Friday, June 27, 2014
The shadows inside of us
This is a story about a man being eaten by monsters of his own making. It's viscous, angry, and creepy. There are layers of insanity here that are driven by greed, jealousy, and mutual misery. It's a singularly unpleasant little tale, but one worth reading because of its examination of the fact that evil is a sickness that spreads and infects everyone it touches.
If ever there was a story that should start with "trigger warning" this is it. An author goes to a presentation and is violently raped and left for dead before she can make it back home. She discovers the identity of her rapist and plots her revenge. It's an ugly story about an ugly act but what it really has going for it is the rage and shame and helplessness that the victim feels in the aftermath of her rape. If you want a good look at rape culture take a hard look at the echo chamber in this character's head - the fear that her rape will be discovered, that she will be blamed for it, that it will hurt her career, that it will follow her everywhere she goes all the time for the rest of her life. King really seems to be making an excellent point here - the way we as a culture punish rape victims for being raped makes it feel like violence is a better option than prosecution.
Thinner is a novel that Stephen King wrote as Richard Bachman; at the end of the novel a man tries to end his curse by passing it on to his wife but instead passes it to his daughter and decides to take up the curse himself rather than let his daughter suffer alone. This novella examines what might have happened if the curse had been properly passed to the object of his hatred. A nice, normal bank manager with a run of bad luck asks for an extension that comes at the expense of his best friend since grammar school and gets it. There's something delightfully poisonous about how few qualms he has destroying another person's life.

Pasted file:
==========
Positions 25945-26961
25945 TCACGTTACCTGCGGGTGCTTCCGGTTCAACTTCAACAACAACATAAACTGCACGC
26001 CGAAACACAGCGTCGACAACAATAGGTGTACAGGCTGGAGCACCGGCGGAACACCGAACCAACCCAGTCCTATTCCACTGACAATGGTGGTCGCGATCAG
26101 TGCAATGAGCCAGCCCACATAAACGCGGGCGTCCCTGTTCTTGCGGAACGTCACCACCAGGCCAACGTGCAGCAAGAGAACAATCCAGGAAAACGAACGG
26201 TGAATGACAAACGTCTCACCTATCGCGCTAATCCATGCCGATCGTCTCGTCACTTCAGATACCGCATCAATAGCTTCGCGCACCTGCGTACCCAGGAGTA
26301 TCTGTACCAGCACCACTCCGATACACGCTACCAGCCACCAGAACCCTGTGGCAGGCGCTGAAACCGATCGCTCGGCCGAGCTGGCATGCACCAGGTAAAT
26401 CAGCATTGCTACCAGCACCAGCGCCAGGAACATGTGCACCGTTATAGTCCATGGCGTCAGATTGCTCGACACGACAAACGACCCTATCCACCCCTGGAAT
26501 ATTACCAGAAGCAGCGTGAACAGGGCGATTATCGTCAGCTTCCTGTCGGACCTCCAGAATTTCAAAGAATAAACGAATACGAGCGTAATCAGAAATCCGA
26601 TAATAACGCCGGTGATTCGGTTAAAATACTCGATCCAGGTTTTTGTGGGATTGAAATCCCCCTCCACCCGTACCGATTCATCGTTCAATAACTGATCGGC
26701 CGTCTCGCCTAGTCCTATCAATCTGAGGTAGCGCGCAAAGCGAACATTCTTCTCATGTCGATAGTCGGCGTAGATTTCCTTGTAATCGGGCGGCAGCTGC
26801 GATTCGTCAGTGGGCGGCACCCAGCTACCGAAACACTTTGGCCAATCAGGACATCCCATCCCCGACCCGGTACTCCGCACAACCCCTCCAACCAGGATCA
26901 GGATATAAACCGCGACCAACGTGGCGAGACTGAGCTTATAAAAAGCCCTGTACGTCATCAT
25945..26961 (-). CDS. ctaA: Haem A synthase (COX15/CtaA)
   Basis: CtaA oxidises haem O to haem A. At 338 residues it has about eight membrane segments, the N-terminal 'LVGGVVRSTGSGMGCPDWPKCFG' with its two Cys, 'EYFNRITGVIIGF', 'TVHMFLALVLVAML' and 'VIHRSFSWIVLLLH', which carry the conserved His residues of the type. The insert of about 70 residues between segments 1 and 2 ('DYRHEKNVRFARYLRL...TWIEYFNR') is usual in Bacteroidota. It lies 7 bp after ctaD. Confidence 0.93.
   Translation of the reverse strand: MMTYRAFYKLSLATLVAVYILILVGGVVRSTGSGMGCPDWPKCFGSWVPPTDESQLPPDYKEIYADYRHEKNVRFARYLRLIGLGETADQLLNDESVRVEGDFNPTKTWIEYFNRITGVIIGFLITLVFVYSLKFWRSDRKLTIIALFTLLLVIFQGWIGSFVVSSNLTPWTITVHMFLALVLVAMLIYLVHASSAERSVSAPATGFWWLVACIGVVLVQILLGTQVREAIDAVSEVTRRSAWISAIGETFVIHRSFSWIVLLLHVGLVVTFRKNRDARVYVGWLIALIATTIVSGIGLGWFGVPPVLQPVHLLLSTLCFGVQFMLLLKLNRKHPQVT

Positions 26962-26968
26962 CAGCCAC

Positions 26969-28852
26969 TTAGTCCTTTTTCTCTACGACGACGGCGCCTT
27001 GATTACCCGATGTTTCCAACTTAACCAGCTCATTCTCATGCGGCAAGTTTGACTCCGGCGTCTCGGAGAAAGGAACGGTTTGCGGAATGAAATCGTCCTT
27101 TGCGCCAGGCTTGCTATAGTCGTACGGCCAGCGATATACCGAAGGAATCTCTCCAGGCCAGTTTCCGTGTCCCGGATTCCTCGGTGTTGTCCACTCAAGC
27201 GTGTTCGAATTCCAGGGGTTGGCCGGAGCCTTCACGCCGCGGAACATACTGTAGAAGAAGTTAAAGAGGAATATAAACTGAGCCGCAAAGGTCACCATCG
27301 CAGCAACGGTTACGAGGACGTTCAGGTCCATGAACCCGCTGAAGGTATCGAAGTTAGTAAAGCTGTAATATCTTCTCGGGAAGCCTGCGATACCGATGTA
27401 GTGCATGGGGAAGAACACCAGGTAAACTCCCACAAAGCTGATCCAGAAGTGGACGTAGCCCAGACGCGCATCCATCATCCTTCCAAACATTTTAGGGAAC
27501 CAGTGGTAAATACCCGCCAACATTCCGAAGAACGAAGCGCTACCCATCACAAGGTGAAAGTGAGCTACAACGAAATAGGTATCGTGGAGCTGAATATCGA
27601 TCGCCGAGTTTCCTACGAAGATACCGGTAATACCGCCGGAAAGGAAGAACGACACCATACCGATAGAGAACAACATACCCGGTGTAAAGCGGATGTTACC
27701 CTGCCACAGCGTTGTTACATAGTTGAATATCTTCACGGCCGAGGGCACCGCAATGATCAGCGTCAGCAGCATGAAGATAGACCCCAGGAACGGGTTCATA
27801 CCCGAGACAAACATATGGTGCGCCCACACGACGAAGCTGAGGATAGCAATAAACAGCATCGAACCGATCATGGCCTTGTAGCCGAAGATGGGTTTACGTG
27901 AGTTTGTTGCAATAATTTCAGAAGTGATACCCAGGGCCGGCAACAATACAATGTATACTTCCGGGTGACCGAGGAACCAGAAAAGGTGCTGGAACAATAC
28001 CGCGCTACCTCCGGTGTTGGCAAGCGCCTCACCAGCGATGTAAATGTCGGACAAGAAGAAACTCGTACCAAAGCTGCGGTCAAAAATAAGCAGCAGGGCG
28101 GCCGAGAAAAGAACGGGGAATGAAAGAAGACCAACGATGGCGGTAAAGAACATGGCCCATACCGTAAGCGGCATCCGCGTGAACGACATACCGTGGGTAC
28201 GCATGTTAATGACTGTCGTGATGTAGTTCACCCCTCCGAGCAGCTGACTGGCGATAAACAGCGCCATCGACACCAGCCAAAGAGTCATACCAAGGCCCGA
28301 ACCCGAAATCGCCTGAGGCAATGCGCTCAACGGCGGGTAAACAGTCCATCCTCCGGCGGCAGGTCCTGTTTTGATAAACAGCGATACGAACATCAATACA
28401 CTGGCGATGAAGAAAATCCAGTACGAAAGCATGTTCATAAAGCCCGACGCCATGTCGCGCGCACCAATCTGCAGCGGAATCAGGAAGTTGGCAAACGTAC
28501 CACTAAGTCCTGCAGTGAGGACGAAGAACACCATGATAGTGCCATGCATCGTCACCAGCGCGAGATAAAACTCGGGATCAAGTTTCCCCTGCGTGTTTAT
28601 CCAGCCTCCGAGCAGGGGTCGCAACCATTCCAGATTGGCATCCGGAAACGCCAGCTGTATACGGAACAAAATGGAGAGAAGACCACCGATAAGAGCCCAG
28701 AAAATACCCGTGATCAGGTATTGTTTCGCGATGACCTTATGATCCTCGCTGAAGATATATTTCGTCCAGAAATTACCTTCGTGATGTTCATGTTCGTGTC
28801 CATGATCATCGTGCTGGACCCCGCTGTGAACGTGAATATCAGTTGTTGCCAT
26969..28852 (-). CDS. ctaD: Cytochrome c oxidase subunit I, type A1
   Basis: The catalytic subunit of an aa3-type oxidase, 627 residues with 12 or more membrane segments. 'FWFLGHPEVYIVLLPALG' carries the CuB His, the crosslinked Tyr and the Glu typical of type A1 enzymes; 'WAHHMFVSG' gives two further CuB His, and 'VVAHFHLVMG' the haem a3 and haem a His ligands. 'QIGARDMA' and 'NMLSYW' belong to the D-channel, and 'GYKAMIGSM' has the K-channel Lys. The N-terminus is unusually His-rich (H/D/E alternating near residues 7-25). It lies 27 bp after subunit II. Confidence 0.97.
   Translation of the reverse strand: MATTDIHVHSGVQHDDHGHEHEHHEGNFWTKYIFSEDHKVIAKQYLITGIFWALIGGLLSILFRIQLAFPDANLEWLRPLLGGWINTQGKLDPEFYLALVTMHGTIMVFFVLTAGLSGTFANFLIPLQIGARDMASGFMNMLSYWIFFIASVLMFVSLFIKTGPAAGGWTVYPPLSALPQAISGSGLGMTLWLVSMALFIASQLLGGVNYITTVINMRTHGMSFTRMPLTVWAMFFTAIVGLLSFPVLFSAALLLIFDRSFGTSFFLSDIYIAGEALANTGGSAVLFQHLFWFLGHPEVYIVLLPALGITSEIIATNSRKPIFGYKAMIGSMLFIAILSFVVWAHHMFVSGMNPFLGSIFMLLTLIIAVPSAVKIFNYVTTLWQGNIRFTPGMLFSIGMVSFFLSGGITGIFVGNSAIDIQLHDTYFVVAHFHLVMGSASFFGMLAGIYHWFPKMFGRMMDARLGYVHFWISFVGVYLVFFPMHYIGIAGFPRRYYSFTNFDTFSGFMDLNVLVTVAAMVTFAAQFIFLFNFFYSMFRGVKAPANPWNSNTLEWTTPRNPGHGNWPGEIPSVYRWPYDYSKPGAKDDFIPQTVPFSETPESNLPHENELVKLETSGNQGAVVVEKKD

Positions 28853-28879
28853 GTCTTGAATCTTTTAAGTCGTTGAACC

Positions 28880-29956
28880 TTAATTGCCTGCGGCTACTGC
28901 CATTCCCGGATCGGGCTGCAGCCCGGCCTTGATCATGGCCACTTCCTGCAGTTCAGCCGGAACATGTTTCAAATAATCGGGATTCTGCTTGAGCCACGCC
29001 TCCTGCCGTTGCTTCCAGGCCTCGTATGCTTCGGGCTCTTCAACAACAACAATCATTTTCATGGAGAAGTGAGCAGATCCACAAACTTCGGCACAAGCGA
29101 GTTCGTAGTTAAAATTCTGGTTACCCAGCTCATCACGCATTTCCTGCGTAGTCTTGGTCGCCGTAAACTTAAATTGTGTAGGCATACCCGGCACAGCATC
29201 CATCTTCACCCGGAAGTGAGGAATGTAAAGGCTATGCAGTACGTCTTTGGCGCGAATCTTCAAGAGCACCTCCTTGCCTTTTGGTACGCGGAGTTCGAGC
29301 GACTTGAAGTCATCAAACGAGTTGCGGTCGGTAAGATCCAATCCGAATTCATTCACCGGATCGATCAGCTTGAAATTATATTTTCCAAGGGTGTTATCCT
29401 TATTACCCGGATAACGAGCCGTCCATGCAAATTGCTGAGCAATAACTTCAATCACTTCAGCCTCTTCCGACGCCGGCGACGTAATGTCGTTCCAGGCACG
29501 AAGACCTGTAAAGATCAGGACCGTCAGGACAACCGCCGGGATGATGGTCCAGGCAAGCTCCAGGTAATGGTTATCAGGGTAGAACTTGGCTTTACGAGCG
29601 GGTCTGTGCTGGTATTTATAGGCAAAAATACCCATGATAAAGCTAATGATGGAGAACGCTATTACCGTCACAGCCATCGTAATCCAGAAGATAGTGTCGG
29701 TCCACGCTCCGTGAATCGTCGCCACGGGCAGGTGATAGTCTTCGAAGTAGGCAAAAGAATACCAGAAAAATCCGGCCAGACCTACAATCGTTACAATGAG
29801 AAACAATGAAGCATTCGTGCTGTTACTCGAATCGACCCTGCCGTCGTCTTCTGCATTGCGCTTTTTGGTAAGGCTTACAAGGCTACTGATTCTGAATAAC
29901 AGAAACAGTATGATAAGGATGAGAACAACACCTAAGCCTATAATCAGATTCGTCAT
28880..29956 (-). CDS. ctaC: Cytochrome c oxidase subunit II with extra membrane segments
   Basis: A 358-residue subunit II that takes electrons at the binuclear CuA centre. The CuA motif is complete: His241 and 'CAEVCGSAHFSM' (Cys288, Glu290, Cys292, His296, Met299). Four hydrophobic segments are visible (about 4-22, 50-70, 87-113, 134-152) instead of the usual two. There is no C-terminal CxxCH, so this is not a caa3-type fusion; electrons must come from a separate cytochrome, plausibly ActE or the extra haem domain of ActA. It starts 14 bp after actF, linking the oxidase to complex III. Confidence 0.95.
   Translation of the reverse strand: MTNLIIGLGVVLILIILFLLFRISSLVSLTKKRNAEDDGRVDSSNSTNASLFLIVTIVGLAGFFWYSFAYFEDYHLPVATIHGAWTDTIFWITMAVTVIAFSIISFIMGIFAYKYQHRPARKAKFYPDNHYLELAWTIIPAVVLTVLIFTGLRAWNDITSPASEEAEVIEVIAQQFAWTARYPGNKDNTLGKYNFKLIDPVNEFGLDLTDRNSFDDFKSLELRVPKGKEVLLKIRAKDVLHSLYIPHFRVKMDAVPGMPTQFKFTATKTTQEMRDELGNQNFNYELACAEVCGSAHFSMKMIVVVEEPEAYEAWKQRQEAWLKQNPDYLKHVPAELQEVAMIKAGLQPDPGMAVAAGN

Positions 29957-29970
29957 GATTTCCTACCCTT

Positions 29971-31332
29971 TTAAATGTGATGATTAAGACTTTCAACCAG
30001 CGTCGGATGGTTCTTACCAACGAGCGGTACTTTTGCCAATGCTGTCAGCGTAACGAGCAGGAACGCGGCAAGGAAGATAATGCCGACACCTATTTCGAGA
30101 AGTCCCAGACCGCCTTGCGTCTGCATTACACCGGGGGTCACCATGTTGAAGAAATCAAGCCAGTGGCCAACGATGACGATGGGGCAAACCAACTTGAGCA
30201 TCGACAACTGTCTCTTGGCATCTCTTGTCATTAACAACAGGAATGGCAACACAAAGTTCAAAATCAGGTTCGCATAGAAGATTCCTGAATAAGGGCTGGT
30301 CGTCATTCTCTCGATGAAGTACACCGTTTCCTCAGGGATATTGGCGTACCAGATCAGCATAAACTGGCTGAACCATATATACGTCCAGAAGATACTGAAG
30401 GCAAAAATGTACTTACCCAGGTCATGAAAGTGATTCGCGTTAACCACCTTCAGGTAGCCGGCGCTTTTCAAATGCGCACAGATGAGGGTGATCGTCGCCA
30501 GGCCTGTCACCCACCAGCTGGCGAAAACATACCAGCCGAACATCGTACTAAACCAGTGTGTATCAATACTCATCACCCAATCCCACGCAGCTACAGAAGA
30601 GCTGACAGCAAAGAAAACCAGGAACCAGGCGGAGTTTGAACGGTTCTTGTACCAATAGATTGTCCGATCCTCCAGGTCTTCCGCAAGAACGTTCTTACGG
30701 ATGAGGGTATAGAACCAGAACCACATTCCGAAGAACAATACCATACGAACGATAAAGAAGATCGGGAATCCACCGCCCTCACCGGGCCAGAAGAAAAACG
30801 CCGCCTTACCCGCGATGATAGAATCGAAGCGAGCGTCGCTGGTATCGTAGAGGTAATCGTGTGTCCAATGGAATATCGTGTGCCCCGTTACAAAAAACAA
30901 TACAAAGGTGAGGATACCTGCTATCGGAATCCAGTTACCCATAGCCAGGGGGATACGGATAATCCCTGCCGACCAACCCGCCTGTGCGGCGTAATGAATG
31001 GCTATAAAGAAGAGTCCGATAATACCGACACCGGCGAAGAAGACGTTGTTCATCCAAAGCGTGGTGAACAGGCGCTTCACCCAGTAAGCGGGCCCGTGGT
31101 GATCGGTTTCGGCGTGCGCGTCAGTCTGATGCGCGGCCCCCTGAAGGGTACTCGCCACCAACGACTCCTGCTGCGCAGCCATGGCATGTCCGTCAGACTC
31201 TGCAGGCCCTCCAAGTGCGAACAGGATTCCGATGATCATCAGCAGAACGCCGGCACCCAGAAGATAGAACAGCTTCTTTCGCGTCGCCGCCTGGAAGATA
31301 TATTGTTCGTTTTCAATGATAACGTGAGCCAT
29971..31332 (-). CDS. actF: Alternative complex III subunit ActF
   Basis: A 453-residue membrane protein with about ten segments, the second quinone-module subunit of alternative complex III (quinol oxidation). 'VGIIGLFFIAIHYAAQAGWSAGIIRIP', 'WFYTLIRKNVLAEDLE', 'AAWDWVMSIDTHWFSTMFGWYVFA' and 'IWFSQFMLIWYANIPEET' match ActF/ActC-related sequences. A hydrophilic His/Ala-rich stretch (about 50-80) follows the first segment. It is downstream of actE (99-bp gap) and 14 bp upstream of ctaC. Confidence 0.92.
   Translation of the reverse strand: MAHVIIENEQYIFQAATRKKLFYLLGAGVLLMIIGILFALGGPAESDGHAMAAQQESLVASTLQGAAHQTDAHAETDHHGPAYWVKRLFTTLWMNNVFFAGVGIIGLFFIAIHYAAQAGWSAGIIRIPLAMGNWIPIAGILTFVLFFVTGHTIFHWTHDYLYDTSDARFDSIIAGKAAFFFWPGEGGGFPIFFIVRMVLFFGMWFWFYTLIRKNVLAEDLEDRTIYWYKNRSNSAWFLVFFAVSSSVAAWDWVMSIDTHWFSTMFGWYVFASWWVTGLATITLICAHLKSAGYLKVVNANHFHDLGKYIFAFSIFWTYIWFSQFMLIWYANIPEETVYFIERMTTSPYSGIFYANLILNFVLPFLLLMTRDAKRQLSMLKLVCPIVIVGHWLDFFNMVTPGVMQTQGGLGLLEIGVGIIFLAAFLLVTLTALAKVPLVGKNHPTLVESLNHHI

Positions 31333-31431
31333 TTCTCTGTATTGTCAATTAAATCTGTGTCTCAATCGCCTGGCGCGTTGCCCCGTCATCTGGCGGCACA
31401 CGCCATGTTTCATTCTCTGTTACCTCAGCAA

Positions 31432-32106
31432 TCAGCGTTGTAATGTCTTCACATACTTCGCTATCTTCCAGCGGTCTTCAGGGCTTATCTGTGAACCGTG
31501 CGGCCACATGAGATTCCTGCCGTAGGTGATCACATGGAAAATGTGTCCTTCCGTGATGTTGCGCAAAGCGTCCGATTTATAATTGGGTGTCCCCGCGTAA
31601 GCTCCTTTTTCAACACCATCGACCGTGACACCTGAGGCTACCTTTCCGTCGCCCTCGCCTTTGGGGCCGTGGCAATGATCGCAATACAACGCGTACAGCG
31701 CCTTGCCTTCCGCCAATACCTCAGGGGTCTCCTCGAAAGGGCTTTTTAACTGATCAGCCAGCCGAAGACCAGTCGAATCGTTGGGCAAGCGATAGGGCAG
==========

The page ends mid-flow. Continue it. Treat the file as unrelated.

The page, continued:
"A Good Marriage"
What would happen if you found out you had been married to a serial killer for three decades? Would you "suffer"? Probably. King tackles that question with aplomb and tries to take a realistic look at what might happen to someone who had been happily married to a monster until that monster's mask fell off.
"Under the Weather"
This icky little story is full of humor and madness and follows the afterword of the collection. It's not, like the novels in the collection, packed with evil people committing evil deeds - it's just the story of someone very sad trying to figure out whether life is worth living when you've lost something important. "Under the Weather" is touching and nauseating in equal measure.
King, Stephen. Full Dark, No Stars. Simon & Schuster. New York: New York. 2011. (2010)